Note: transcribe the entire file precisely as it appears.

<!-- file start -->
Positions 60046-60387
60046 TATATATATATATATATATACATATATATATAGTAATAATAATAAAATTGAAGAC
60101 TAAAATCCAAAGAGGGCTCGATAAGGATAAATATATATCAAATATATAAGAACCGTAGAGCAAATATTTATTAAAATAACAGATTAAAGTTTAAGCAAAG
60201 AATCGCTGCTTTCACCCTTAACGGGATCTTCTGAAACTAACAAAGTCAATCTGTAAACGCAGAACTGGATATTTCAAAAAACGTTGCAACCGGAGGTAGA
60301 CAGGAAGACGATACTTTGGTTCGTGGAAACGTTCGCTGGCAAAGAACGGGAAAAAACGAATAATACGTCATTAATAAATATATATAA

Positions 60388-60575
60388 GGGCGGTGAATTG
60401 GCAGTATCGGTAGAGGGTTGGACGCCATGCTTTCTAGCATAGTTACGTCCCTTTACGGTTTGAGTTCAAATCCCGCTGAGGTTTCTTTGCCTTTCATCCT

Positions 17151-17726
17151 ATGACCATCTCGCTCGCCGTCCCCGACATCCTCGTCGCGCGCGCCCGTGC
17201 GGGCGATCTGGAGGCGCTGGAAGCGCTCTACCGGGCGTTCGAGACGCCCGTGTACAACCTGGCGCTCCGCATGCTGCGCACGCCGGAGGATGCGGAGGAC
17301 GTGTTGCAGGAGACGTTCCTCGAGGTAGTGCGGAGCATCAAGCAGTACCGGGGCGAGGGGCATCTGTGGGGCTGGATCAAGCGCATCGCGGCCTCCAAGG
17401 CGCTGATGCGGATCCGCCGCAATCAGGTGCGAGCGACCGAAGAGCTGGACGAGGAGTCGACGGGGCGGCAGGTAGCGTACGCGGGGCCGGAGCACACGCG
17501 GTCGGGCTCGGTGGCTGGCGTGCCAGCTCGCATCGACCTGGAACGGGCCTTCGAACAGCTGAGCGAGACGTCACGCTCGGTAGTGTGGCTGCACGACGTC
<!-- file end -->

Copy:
Positions 60046-60387
60046 TATATATATATATATATATACATATATATATAGTAATAATAATAAAATTGAAGAC
60101 TAAAATCCAAAGAGGGCTCGATAAGGATAAATATATATCAAATATATAAGAACCGTAGAGCAAATATTTATTAAAATAACAGATTAAAGTTTAAGCAAAG
60201 AATCGCTGCTTTCACCCTTAACGGGATCTTCTGAAACTAACAAAGTCAATCTGTAAACGCAGAACTGGATATTTCAAAAAACGTTGCAACCGGAGGTAGA
60301 CAGGAAGACGATACTTTGGTTCGTGGAAACGTTCGCTGGCAAAGAACGGGAAAAAACGAATAATACGTCATTAATAAATATATATAA

Positions 60388-60575
60388 GGGCGGTGAATTG
60401 GCAGTATCGGTAGAGGGTTGGACGCCATGCTTTCTAGCATAGTTACGTCCCTTTACGGTTTGAGTTCAAATCCCGCTGAGGTTTCTTTGCCTTTCATCCT

Positions 17151-17726
17151 ATGACCATCTCGCTCGCCGTCCCCGACATCCTCGTCGCGCGCGCCCGTGC
17201 GGGCGATCTGGAGGCGCTGGAAGCGCTCTACCGGGCGTTCGAGACGCCCGTGTACAACCTGGCGCTCCGCATGCTGCGCACGCCGGAGGATGCGGAGGAC
17301 GTGTTGCAGGAGACGTTCCTCGAGGTAGTGCGGAGCATCAAGCAGTACCGGGGCGAGGGGCATCTGTGGGGCTGGATCAAGCGCATCGCGGCCTCCAAGG
17401 CGCTGATGCGGATCCGCCGCAATCAGGTGCGAGCGACCGAAGAGCTGGACGAGGAGTCGACGGGGCGGCAGGTAGCGTACGCGGGGCCGGAGCACACGCG
17501 GTCGGGCTCGGTGGCTGGCGTGCCAGCTCGCATCGACCTGGAACGGGCCTTCGAACAGCTGAGCGAGACGTCACGCTCGGTAGTGTGGCTGCACGACGTC